This year happens to be one of major milestones. I will be graduating with a bachelor’s degree after seven long years of undergraduate work that has been riddled with health setbacks. I will also be turning 25. It feels like a prime opportunity to reflect on my life journey and how it’s been shaped by living with bipolar disorder. While it certainly hasn’t been easy, I’ve grown in ways I likely never would have otherwise.
A developing diagnosis
When I began experiencing mood swings as a young teenager in high school, I would have never guessed their implications for the rest of my life. I was certainly moody in ways many teenagers experience, but it was when I began self harming and daydreaming about suicide that I knew something was very wrong.
I remember a fellow classmate pointing out the scabbed over cuts on my wrist and asking what happened. I quickly pulled my sleeve over the evidence of my tumultuous mind and blamed the cat. They didn’t seem convinced but didn’t push the issue further. That moment of fear, guilt, and shame at my actions was a clear sign to me that I was ill. However, it wasn’t until much later that I finally asked for help.
That moment was one of the scariest of my life. I knew once I told my parents about my cutting and suicidal thoughts that I couldn’t go back to normalcy. But at that point, normalcy was locking myself in my room anytime I wasn’t at school. It was sitting in the dark with sharp blades, crying for reasons unknown to me, trying to push out the intrusive thoughts that constantly berated me. Although I wasn’t fully conscious of it, I had reached the point where I couldn’t live that way any longer.
As I predicted, life changed drastically. I began seeing a therapist weekly and started medications. The initial diagnosis of depression didn’t seem to quite fit, but having a name for all of these unwelcome thoughts and feelings seemed to help. While this time of my life is extremely blurry, I know I struggled desperately to regain a foothold but the ground seemed to keep slipping out from under me.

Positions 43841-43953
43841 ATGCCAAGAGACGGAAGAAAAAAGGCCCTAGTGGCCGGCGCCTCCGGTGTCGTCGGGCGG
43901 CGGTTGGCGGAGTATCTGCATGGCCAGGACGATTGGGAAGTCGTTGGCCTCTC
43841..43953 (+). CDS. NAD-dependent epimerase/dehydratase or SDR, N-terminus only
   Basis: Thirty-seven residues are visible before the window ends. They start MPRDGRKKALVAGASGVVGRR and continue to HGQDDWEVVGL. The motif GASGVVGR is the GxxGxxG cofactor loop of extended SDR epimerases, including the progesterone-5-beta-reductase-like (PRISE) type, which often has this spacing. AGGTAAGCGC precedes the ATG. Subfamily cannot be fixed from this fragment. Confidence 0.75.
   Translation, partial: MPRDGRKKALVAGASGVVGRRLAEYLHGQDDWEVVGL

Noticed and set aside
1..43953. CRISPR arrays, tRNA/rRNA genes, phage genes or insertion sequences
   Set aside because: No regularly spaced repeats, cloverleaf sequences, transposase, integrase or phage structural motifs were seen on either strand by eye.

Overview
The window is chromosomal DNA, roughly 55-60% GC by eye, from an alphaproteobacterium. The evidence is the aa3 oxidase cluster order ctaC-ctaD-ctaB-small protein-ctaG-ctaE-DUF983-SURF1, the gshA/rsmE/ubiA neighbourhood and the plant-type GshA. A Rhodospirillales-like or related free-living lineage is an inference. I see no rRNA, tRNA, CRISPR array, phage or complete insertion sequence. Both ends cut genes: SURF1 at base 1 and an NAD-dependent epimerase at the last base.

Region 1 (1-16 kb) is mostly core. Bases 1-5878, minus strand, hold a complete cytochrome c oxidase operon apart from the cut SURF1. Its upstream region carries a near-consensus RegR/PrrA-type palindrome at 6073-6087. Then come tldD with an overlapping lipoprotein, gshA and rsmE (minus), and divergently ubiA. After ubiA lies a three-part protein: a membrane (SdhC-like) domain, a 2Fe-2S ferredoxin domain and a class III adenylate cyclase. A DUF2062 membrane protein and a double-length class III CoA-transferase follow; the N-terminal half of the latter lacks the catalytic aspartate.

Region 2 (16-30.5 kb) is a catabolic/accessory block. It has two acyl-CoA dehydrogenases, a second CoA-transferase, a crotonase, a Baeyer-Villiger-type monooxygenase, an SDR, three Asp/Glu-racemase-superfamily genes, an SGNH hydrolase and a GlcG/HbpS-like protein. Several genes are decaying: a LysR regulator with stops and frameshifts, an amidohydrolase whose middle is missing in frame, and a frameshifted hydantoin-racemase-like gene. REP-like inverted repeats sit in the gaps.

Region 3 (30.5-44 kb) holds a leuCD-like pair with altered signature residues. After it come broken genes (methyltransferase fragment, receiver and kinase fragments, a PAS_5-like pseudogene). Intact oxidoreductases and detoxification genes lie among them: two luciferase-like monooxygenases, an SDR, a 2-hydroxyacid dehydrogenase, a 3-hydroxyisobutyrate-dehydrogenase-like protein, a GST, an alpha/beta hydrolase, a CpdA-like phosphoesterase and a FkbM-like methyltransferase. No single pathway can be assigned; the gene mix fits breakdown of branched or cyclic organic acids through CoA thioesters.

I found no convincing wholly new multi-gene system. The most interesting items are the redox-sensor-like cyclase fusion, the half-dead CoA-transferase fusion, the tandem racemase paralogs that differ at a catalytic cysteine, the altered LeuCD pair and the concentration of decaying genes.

The Wonder Woman I Knew–A Mother’s Day Poem (Lori)
I will start with Beauty, You always were that to me— Green eyes, copper hair, and long flowing dresses, The color of your lipstick and faint smell of hairspray, Fill my early childhood memories with good things.
Then there was the test of Strength, Mom, you got really sick. The doctors couldn’t figure it out, Some even believed you made it all up; But we found a doctor who helped us understand As you lived with a chronic health condition for many years. You kept on going, living your life and in that resilience Found a way to help others with similar conditions.
Ohh my dear mother, you were the Love. I rarely had reason to doubt it. You were constantly by my side, Through every up and down I faced. In my teen years you showed me that Love must sometimes be tough, But always believes and hopes for the best, In me—your only child.
The Grace and dignity you showed, You extended it to many others. No one was excluded from your circle Of friendship and loyalty. You laughed with others in times of joy, You held the hand of a friend suffering from terminal cancer. You taught me how to connect with people in meaningful ways.
I speak the Truth, I testify, To these things that you were and still are, Even though you have left this earth. You never wore a cape or carried a lasso, But you were a wonderful woman, A Wonder Woman to me.
Wednesday, May 6, 2020
Quarantine Nail Party (Lori)
Those who keep in touch with me on social media know I enjoy giving myself manicures. Manicures (and occasionally pedicures) are fulfilling to me in two ways: self-care and to show my creative side. I am happy to share my most recent manicure in this entry.
Why nail polish? Isn’t it sticky, smelly, time-consuming, and troublesome? If I am being completely honest, it is all of those things. If you can pull off the perfect at-home manicure, it seems to start chipping or peeling off as soon as you get it done.